Members-Only Salon Events

Salon: Women Pioneers in a Galaxy Far, Far Away Recap

Science and the Screen: Geena Davis Institute Salon Event a Huge Success

Women Pioneers in a Galaxy Far, Far Away

June 10, 2014
Hosted by Google

By Mia Adler Ozair, MA, LPCC, NCC

Informative, inspiring, and innovative are the three key words that come to mind when I reflect upon the most recent salon event hosted by the Geena Davis Institute on June 10th at the Google LA offices.  “Women Pioneers in a Galaxy Far, Far Away” aimed to unite the arenas of media and science highlighting the current reflection (or lack thereof) of women in each of these fields.  The result was an eclectic and unique blend of panelist who represented real-life science, media creators, as well as those who blend both worlds both in front of, and behind, the camera.  Beginning with the generous reception and opportunity to mingle with highly talented and interesting people, the environment of the event was electric.  It was clear that everyone in attendance felt passionate about supporting the mission of the Geena Davis Institute on Gender in Media.  What became crystal clear as the panel discussion ensued is that it is essential to make significant strides in seeing more women as scientists of varying kinds, as well as women playing those roles in the media.   As was so eloquently highlighted throughout the panel discussion, young girls and women must see it in order to be it.

As a clinical psychotherapist working in private practice, I specialize in working with girls and women of all ages.  What has become abundantly clear to me through my clinical work is that media, in all its forms, tends not just to be unsupportive of women, but can be harmful.  The lack of visible positive female role models, in both the “real world” and the world of entertainment, plants deep subconscious messages to both men and women that somehow women are not capable, worthy, or significant enough to be seen.  Nothing could be further from the truth, and nothing could be more damaging to our culture and our youth.  What has drawn me to the work of the Geena Davis Institute is the direct and meaningful impact that simply seeing more women will have on all of our lives.  On screen, behind the camera, and in general in positions of influence across the spectrum of fields, we will begin to build up women’s value in the eyes of the global community which will then empower women to step fully into their power having seen positive images of women reflected in the world around them.  It is a profound and necessary step in creating a cultural shift that will support and uplift us all.  A rising tide lifts all ships, and we—men and women alike—will benefit from this change on many levels.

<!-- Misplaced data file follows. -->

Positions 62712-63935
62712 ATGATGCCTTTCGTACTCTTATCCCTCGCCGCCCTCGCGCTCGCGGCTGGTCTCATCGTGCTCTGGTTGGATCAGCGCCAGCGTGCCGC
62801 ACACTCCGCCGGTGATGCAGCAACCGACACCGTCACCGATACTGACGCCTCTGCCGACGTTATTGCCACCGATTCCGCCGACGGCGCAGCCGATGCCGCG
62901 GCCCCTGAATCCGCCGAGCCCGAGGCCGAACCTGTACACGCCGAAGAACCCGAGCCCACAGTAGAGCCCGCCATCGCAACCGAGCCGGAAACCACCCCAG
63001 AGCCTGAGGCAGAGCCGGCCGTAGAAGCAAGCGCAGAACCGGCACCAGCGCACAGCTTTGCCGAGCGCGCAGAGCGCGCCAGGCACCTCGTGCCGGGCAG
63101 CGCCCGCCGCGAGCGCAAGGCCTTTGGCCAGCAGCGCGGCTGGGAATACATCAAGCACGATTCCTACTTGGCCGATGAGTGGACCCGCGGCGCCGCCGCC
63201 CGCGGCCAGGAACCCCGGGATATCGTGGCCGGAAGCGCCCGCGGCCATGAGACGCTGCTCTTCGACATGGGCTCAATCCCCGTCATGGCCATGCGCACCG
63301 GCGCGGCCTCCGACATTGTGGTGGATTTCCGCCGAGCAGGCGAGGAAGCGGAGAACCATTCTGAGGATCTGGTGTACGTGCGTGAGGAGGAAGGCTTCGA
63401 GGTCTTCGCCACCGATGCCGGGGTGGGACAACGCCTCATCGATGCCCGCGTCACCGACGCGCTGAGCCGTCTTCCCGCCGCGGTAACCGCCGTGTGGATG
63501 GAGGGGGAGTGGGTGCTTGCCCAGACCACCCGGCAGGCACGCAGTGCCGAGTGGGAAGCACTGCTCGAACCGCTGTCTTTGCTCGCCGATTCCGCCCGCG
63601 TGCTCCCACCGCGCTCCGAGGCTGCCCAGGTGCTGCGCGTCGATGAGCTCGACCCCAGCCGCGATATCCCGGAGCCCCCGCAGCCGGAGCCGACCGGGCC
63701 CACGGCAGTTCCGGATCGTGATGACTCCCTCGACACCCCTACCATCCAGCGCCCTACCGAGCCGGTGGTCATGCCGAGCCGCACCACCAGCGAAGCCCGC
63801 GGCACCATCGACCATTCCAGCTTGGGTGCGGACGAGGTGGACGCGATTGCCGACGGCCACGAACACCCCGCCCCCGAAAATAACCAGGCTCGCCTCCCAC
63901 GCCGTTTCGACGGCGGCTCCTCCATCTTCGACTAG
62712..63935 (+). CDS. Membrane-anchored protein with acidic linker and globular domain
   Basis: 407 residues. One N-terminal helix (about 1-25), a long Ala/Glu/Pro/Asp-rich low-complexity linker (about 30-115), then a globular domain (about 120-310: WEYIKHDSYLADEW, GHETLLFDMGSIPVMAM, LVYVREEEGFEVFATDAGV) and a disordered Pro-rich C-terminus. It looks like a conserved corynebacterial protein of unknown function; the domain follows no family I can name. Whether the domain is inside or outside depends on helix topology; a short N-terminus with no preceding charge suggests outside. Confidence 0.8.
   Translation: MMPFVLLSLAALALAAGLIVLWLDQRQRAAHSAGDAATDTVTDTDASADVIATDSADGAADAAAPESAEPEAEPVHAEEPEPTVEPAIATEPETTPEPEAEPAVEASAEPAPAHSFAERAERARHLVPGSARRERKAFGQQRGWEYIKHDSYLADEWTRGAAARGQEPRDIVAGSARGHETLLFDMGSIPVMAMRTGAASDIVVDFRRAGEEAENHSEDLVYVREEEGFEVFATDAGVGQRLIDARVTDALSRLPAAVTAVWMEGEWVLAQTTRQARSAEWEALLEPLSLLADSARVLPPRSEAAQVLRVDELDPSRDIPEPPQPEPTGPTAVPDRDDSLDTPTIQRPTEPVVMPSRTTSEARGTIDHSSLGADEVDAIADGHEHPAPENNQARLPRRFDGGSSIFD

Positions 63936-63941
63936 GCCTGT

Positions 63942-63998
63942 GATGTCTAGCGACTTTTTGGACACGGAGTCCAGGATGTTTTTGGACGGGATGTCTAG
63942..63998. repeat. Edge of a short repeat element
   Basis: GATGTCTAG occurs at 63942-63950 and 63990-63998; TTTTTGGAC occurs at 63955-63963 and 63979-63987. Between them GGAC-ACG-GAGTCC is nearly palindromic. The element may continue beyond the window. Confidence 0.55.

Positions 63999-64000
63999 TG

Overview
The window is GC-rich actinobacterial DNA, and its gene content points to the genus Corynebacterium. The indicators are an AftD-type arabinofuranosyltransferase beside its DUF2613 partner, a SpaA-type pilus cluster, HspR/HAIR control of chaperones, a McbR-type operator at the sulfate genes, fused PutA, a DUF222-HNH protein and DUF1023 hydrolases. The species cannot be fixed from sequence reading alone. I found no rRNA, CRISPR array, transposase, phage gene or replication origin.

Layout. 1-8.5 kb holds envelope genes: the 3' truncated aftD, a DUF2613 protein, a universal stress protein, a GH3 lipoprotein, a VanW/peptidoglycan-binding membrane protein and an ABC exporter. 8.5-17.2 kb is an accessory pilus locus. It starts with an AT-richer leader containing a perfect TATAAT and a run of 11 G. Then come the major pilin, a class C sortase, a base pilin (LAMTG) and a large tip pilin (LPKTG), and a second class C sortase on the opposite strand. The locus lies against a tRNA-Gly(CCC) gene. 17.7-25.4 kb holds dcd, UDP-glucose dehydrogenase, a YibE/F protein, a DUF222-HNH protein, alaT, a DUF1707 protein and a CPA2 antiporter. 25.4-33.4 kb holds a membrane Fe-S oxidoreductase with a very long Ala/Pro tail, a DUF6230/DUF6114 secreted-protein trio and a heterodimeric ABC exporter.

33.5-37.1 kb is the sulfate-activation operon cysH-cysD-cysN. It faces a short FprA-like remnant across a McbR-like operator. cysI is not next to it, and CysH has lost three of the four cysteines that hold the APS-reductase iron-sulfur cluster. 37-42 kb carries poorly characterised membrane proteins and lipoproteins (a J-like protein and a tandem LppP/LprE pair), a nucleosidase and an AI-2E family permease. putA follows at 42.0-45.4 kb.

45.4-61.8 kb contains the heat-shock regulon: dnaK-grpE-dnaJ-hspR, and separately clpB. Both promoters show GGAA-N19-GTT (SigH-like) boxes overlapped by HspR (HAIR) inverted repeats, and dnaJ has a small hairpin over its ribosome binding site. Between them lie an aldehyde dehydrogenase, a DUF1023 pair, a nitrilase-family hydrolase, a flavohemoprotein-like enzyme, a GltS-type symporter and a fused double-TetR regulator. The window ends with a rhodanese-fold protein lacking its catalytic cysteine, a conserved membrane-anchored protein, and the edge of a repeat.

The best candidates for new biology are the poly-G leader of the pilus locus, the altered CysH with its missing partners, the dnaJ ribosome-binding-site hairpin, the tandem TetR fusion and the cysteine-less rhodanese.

The exclusive salon event enabled attendees to reflect upon some key messages shared by the panelists that are great pearls of wisdom to hold on to.  Here are just a few of the many “pearls” shared that evening:

  • Never give up!  When the going gets tough, push harder and keep your eyes on the prize!
  • Most women working within the field of science or with the media have some type of “war story” to share about what it means to be a woman in what is right now a “man’s world.”  The importance of sharing these stories is to learn and grow from them while supporting women in their uphill climb to break down barriers and reach new frontiers.
  • What we, as adult men and women, do now will influence and impact the path for our children and young adults.  Although it can be a challenge to be the pioneers and lead the way, we will create new opportunities for women everywhere by clearing the path with our hard work and dedication.
  • Women are desperately needed in the fields of science and technology!  By showing more women in the media playing roles related to science and technology, we have an immediate and tangible way for girls and young women to be inspired to explore those fields as they move through their academic careers.
  • The beauty of combining science with media is a reflection of the intersection of the arts with science itself.  The more we can see and understand what science is all about through its representation in media, the more we can entice our youth to engage in these arenas as potentially exciting professional opportunities.

It was truly and honor and pleasure to be in the company of such talented people all focused on this pivotal cause. I certainly hope that all of you will attend the next salon event on August 6th and will continue to actively engage in supporting the work of the Geena Davis Institute on Gender in Media.  Through this important work we can positively impact the lives of girls and women and help to shift and shape a new culture that represents women as valued and important contributors to our world.

Mia Adler Ozair is a clinical psychotherapist and founder of the Channel 4 Change organization developing educational programming to support the empowerment of young women.  She sits on the See Jane Brain Trust and is a volunteer contributor to the Geena Davis Institute on Gender in Media.  Her website is www.miaadlerozair.com.

IF SHE CAN SEE IT, SHE CAN BE IT